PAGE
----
This genre-type costume scene and a group of plein air studies the artist made while working on the painting, are considered to be some of the best works in Aleksander Gierymski’s oeuvre. They were the artist’s first deliberate attempts to harness his technical craft for the sake of transporting onto canvas his impressions gathered through observing nature.
Particularly interesting is Study with a Cylinder, shown opposite, in which we can discern a finesse in the use colour, a consistent painterly approach, and an exquisite rendering of the effects of light as it diffuses through the leaf-covered latticework of the bower.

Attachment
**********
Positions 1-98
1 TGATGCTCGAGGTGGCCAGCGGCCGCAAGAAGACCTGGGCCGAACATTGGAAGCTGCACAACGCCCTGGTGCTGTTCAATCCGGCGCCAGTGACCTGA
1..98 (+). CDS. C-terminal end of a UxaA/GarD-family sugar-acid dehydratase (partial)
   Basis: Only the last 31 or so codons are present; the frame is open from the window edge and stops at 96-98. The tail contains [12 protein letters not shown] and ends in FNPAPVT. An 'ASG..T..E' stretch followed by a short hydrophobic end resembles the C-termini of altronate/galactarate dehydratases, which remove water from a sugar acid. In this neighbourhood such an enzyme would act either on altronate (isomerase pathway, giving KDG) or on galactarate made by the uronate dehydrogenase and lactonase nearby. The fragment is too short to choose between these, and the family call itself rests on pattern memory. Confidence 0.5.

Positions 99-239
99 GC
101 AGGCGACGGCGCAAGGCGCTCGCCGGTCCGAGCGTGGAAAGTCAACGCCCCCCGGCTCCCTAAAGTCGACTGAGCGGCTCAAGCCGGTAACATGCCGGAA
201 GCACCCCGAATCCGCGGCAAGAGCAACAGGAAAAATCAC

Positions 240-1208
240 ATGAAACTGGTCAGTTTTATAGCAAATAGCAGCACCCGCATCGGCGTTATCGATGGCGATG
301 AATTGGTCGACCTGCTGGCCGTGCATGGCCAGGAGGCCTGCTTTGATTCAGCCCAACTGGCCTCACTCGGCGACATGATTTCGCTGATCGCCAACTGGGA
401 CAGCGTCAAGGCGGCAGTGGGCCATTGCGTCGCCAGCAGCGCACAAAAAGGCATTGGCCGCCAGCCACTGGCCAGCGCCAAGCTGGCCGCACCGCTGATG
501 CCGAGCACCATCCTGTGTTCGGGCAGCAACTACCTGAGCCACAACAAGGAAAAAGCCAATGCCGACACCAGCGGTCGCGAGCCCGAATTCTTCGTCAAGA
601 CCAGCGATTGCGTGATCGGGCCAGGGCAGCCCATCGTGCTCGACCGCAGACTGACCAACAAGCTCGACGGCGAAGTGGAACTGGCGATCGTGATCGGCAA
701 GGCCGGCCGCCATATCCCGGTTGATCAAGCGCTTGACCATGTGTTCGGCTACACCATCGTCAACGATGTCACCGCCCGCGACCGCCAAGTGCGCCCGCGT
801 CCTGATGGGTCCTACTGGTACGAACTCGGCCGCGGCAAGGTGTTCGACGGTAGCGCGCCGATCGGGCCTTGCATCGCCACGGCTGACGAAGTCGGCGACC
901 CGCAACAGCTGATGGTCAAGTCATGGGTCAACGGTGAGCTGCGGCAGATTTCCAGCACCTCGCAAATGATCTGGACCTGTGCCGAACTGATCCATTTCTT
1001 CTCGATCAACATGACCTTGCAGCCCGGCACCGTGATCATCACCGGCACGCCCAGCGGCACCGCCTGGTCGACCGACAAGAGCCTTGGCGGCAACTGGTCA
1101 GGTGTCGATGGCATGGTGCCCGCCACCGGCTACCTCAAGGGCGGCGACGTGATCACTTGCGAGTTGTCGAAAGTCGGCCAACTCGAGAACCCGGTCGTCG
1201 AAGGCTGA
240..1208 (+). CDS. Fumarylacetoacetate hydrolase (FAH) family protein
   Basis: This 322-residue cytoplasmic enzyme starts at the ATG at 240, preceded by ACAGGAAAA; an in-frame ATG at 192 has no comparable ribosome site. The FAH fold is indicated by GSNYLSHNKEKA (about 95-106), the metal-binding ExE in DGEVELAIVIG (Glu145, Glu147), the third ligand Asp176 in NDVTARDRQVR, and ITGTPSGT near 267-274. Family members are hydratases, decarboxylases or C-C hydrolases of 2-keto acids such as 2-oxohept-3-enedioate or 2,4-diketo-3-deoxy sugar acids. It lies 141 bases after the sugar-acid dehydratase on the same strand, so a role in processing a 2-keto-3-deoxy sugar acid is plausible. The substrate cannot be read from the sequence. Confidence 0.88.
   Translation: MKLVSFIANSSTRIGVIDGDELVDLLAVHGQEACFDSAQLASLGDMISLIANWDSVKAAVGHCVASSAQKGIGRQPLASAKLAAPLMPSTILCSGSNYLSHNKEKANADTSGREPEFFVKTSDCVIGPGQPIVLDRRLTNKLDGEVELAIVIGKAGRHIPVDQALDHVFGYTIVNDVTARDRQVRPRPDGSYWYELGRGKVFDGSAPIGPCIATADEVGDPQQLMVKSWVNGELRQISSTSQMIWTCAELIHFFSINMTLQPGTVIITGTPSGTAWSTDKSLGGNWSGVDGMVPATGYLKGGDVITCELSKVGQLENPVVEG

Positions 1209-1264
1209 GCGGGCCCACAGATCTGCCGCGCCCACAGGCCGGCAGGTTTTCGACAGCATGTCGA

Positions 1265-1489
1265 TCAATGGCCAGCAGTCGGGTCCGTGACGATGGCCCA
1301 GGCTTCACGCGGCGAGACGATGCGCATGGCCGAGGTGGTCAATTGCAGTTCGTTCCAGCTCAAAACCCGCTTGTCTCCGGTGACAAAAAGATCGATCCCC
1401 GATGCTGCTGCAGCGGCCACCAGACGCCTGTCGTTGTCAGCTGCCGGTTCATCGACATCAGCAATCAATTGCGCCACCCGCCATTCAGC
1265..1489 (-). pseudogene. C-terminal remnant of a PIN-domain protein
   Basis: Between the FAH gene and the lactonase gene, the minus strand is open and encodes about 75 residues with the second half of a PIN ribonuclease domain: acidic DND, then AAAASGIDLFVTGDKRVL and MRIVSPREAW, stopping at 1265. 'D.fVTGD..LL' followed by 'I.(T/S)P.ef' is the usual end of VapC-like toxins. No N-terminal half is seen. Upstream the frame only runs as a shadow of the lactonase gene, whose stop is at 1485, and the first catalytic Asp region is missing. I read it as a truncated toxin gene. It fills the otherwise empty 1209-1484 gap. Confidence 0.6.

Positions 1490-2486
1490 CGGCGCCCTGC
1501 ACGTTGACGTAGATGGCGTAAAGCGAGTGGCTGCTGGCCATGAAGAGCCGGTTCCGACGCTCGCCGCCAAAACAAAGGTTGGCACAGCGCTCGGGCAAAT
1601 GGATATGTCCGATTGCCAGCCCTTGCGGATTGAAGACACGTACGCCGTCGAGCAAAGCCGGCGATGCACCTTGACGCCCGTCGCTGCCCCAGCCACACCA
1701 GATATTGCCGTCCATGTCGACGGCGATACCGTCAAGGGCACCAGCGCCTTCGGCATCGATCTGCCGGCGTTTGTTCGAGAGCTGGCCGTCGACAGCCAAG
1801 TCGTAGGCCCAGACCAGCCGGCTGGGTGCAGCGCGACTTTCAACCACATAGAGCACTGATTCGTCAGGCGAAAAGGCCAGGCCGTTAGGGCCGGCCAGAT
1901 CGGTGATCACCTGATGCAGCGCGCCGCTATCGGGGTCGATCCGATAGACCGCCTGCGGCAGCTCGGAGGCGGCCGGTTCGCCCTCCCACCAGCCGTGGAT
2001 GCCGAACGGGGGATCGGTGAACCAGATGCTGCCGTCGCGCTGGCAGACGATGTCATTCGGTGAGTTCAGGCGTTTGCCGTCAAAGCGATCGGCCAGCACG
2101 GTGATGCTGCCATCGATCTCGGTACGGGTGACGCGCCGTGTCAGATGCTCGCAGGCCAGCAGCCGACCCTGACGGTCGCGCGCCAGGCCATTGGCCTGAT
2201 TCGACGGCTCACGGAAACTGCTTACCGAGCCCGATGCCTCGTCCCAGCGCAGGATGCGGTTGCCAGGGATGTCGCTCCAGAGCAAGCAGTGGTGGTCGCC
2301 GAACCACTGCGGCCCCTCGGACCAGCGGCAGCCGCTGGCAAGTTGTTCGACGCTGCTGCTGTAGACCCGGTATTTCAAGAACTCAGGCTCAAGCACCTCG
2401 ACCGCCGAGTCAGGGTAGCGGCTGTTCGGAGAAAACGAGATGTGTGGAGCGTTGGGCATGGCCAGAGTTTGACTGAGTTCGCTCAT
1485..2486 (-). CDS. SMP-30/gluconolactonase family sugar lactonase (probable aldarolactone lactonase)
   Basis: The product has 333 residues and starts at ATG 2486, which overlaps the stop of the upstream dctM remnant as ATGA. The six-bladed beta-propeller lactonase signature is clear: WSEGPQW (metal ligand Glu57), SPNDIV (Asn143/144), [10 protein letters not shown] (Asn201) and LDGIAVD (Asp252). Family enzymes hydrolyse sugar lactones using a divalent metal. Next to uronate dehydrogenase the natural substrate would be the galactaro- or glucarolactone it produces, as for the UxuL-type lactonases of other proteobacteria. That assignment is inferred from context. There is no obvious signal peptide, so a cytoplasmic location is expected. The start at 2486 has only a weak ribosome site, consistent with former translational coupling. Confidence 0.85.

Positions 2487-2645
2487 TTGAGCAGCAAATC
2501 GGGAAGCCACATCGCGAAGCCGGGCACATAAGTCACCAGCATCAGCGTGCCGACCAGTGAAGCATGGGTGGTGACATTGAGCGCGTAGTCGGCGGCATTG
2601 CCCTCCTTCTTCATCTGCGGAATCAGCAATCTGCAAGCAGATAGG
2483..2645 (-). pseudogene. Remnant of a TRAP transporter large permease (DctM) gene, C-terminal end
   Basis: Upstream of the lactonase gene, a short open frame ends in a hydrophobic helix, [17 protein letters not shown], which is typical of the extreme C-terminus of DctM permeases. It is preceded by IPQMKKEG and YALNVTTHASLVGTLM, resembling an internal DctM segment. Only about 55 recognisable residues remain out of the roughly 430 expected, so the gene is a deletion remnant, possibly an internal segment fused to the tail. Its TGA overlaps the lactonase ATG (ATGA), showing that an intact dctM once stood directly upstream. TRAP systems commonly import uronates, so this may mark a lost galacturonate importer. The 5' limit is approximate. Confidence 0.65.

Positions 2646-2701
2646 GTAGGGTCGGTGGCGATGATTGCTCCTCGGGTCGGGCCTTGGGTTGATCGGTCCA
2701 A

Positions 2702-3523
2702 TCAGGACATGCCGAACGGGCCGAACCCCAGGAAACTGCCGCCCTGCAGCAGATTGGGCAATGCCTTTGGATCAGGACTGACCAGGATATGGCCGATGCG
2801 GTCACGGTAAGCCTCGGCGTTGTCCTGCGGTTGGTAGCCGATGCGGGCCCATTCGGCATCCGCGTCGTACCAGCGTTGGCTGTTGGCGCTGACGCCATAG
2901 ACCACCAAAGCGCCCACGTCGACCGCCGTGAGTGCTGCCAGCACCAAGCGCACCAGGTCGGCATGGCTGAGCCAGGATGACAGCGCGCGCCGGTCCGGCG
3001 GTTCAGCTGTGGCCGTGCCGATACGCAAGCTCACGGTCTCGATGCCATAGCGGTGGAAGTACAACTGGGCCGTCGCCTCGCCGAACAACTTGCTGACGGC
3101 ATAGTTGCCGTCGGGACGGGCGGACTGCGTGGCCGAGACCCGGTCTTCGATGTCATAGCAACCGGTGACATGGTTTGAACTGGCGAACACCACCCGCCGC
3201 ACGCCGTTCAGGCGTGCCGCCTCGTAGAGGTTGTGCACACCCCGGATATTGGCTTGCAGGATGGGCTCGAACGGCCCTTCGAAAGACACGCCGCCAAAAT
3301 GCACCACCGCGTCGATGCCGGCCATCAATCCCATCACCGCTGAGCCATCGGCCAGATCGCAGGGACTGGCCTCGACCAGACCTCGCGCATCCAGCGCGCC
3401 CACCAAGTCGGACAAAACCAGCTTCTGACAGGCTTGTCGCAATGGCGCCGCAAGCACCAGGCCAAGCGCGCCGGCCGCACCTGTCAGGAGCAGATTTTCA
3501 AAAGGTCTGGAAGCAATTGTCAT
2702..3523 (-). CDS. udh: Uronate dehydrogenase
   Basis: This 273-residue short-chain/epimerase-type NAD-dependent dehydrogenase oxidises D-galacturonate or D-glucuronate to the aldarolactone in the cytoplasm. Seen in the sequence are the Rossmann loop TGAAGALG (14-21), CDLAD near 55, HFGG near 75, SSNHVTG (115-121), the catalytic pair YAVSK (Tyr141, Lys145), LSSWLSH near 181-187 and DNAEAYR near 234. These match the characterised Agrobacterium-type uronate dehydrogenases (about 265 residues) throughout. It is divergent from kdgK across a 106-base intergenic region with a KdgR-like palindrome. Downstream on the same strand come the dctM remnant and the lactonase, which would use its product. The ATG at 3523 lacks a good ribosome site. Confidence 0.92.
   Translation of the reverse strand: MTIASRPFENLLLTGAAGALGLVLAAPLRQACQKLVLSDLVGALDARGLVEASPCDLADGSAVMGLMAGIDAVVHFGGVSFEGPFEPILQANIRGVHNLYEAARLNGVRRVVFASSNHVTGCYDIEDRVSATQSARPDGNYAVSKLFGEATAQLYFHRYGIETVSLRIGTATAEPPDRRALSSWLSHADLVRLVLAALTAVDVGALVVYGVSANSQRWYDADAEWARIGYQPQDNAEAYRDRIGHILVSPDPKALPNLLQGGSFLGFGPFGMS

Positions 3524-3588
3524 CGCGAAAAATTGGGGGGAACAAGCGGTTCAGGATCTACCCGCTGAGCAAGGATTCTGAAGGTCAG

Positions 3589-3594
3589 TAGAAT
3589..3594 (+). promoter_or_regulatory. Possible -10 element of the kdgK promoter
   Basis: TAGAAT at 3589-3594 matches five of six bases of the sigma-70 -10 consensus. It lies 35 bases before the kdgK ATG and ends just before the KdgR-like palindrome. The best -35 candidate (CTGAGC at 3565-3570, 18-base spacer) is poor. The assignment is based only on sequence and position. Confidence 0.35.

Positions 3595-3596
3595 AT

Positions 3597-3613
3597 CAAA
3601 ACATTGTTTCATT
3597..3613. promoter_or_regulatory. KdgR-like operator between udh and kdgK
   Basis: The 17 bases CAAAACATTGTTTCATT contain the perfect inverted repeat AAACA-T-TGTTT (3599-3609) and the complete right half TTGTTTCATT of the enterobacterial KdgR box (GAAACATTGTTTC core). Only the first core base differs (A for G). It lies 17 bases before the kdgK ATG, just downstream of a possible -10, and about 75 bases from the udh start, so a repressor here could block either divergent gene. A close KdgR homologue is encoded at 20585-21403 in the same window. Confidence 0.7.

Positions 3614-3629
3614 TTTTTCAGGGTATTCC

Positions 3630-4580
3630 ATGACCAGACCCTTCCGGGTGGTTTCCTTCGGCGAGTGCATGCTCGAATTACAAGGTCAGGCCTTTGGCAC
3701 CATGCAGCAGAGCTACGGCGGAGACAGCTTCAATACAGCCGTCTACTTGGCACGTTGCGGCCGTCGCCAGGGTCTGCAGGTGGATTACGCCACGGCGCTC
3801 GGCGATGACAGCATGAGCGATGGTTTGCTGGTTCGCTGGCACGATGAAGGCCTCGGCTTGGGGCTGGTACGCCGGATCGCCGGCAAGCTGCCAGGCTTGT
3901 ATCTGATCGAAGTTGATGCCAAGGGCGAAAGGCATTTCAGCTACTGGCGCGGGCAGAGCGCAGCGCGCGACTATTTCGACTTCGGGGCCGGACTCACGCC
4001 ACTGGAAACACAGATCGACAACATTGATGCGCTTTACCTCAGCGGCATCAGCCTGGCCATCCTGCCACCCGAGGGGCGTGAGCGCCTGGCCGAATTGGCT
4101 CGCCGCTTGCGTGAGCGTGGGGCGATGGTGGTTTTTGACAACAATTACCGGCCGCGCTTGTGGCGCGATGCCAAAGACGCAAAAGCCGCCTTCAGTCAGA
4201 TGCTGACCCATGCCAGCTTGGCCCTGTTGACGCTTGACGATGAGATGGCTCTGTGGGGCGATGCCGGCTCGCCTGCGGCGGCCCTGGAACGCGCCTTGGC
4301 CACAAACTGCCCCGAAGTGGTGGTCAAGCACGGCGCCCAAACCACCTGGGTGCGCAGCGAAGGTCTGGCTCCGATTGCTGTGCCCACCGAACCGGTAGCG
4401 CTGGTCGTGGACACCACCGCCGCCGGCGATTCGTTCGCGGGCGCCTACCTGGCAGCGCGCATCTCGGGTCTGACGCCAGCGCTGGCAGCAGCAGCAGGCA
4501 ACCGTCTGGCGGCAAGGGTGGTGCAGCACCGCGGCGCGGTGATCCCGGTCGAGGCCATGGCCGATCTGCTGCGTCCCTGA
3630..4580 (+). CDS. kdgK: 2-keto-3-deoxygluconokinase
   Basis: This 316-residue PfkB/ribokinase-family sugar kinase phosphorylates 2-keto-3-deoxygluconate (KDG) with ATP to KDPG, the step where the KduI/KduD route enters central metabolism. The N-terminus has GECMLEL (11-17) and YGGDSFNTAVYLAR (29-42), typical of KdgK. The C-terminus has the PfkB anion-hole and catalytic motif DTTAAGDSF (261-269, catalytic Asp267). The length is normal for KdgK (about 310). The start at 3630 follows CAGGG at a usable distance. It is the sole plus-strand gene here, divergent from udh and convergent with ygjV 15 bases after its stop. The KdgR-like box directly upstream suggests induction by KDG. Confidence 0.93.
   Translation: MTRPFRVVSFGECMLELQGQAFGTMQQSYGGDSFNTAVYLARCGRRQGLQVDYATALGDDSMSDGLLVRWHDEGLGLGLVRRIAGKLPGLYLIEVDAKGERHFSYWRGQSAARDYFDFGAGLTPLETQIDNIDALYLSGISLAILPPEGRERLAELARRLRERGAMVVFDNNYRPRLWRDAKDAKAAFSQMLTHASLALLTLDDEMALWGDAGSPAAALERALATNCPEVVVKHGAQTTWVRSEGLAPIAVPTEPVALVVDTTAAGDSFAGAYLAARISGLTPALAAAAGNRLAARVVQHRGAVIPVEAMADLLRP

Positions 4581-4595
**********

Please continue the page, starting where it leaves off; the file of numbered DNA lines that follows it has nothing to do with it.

Such a refreshing effect and spontaneity in applying the patches of colour is missing however from the final version of the painting, produced in the studio on the basis of the plein air sketches and re-painted many times. This process undoubtedly had much to do with the final look of In the Arbour. It must have been difficult to create a work with a uniform colour and light structure by laboriously reproducing individual parts which had been first painted outdoors independently of each other, and without the whole picture in mind. Despite the challenges, the artists managed to combine the motifs he had observed in nature into a single cohesive vision abounding in vibrant light and colour. The shapes emerge through the use of dense, highly-textured patches of paint, which obscure and drown out any lines of contour. The refracted sunlight enlivens the colours of the silk and brings out the translucent airiness of the lace in the figures’ rococo clothing, while the deep green of the plants and the shimmering water in the fountain create an almost palpable impression of a hot summer day.